Tuesday, January 28, 2014

We Sometimes Forget

That the rights that we have here in the United States are not shared around the world. In Kuwait the police are rounding up trans-people,
Kuwait Launches Crackdown on Trans Women for 'Imitating a Woman'
Huffington Post UK
By Dan Littauer
Posted: 27/01/2014

KUWAIT CITY, Kuwait -- A transgender woman was arrested in a women's hair-saloon, after one of the clients became suspicious of her gender on Wednesday.

Her arrest comes after a weeklong crackdown on transgender women in the gulf kingdom, which saw six other women arrested for "imitating the opposite sex".

According to Al-Watan daily paper, the unnamed transgender woman had frequented the establishment at the Hawally district of Kuwait City, but when a fellow female client grew "suspicious" she immediately reported her to the police.

Police officers Ammar Al-Muhanna and Hamad Al-Kandari were dispatched to the hair-saloon and accompanied by its owner and arrested the transgender woman.
[…]
In 2007, the Kuwaiti parliament passed a bill proposed by Islamic MPs that amended article 198 of penal code so that anyone 'imitating the appearance of a member of the opposite sex' could be jailed for up to a year or fined up to $3,500.

This law is causing substantial persecution and misery to transgender people in Kuwait which was slammed in a Human Rights Watch report, published in 2012, criticizing arrests, torture and abuse of transgender people in the country.
Meanwhile next door in Iraq the government is providing GCS for trans-people but they are forcing gays to have GCS to make them straight or face the hangman.

Yesterday a mob stormed a LGBT office in Ivory Coast country of Senegal in the city of Dakar.
Ivory Coast: Mob Attacks Gay Rights Group Office
ABC News
By ROBBIE COREY-BOULET Associated Press
January 28, 2014 (AP)

A mob has ransacked the headquarters of Ivory Coast's most prominent gay rights organization, underscoring the dangers confronting such groups even in the few African countries where homosexual acts are not crimes.

The violence followed days of anti-gay protests in Ivory Coast, which is sometimes considered a safe haven for homosexuals fleeing persecution elsewhere across the continent. It contributed to a growing sense that activists championing gay rights are under siege in Africa, where countries are working to strengthen existing laws that criminalize homosexuality. A new law in Nigeria bans all gay associations, and lawmakers in Uganda may well override their president's opposition and approve a bill imposing life prison terms for consenting same-sex partners who engage in repeated sexual acts.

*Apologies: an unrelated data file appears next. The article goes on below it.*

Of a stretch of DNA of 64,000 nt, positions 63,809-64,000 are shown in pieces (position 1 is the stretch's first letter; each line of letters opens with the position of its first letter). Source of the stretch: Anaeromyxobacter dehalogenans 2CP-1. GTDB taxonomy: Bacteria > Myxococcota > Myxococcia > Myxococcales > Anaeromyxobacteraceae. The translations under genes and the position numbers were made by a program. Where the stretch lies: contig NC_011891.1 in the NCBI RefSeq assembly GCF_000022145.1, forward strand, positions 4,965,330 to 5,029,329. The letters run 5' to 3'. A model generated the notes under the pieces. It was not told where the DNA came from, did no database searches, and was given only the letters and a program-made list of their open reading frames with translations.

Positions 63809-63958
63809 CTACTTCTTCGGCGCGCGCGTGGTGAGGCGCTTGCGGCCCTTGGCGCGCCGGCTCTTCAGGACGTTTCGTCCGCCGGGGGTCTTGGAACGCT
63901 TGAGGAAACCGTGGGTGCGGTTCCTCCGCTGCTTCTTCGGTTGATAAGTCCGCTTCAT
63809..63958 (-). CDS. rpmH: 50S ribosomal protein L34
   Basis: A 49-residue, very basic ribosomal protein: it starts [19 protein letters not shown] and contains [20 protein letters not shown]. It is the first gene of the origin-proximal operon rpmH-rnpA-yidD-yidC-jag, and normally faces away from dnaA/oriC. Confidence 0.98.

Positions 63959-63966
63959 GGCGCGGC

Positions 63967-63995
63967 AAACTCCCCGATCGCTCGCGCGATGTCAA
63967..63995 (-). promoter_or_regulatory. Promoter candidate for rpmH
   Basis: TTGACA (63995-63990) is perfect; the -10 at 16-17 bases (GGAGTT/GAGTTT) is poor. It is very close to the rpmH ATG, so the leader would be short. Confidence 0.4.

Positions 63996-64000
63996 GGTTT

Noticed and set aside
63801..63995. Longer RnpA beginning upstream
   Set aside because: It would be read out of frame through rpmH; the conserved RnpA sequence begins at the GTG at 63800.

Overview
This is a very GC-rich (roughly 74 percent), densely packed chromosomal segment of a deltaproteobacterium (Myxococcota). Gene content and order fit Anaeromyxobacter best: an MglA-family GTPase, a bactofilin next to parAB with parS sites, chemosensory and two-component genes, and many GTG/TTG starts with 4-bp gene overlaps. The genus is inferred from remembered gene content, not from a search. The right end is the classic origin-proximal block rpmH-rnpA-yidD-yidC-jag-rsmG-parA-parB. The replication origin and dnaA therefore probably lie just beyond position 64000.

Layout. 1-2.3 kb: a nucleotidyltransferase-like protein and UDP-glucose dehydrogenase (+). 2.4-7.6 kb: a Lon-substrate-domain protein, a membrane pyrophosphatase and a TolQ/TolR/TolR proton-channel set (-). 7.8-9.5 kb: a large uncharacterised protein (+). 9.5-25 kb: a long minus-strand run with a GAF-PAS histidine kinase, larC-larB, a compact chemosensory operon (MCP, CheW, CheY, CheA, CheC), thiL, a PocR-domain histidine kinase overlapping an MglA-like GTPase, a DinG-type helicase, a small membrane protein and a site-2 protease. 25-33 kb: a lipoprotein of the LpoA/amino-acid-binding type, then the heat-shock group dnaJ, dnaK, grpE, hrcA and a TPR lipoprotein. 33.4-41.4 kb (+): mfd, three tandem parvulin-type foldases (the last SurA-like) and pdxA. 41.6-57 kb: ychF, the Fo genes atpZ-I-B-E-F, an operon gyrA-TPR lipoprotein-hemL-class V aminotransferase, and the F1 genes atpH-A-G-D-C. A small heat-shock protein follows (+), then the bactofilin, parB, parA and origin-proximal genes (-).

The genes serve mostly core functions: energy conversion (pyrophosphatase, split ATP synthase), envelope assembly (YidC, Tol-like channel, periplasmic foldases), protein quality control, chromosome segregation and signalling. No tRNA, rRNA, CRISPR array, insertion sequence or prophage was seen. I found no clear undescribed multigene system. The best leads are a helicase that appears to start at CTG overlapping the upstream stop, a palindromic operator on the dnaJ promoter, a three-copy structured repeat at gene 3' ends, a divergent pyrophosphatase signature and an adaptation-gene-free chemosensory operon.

We are becoming the new bogyman. We are becoming the scapegoat to blame the world economic troubles on. If you look though out history whenever the economy is in turmoil, society has looked for someone to blame and it is usually a minority; during the depression of the 1930s in Germany and other countries it was the Jews and the gypsies and gays and other minorities, the “undesirables.”

Now we see it happening again in Africa, the Middle East and in Russia as Putin consolidates his power. In Greece in the economic unrest trans-people are being rounding up and arrested, we are detained for several hours then when we are release we are warned that if we did not “return to normal” then we would be arrested for public indecency. We see it in the frustration of the conservative religions, they are losing the battle here in the U.S. and Europe so they are turning to the impoverish countries in Africa to spread their hate in countries like Nigeria and Uganda.

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